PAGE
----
Picture by: Harold_5056@flickr
Because it’s still cold around these parts. At least, still cold for a Floridian living in Texas. Here is a comforting article about how these little guys survive the winter:
Questions about how various animals survive winter come across my desk (or rather my computer screen) rather frequently. Every species living in the temperate zone has to cope in some way with winter cold. Birds fly south as winter approaches. Mammals add a layer of body fat when cold weather arrives. Trees lose their leaves before they freeze. Turtles, one of the most conspicuous animals in warm weather, have special ways to deal with winter.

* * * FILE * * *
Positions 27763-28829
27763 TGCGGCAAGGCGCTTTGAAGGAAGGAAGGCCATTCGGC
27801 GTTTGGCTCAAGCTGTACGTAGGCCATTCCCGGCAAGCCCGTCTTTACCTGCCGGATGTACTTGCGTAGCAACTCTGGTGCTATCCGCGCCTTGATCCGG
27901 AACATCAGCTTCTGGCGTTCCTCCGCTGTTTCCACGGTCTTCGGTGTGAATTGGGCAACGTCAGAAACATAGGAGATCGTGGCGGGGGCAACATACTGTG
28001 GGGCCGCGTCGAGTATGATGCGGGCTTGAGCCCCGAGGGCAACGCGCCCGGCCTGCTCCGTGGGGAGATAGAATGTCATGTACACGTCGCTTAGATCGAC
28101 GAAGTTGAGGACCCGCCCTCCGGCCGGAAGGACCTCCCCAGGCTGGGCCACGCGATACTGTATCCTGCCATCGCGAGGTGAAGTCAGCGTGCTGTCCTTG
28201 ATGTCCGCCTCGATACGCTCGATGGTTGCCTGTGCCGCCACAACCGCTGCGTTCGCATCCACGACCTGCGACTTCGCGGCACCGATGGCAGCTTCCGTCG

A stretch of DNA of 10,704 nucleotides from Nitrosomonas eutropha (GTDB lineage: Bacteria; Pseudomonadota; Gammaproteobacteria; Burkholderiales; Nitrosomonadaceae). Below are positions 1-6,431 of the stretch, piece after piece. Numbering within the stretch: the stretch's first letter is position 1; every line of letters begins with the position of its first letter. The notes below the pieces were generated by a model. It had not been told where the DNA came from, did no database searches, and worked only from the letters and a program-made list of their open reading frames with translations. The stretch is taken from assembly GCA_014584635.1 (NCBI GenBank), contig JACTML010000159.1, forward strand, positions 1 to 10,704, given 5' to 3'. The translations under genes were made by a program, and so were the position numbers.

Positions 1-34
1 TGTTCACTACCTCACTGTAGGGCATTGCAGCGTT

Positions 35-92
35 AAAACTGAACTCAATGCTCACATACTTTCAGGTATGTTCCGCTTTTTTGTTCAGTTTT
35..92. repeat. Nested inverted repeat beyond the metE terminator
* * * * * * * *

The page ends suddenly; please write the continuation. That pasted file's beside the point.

What happened to the turtles you saw basking on logs or sun-warmed rocks during spring, summer and fall? They have disappeared. Where did they go, and why? Turtles are reptiles, so their surroundings determine their body temperature. At body temperatures of about 40 to 50 degrees, most reptiles become sluggish, stop eating and seek hiding places to get safely through the winter.
Many aquatic turtles go into the bottom mud or under the bank where the water is cold but does not freeze. An advantage reptiles have over most mammals is that their metabolism drops with their body temperature, meaning that they require less oxygen. Some turtles can stay underwater for days at a time without taking a breath, as long as the water stays cold.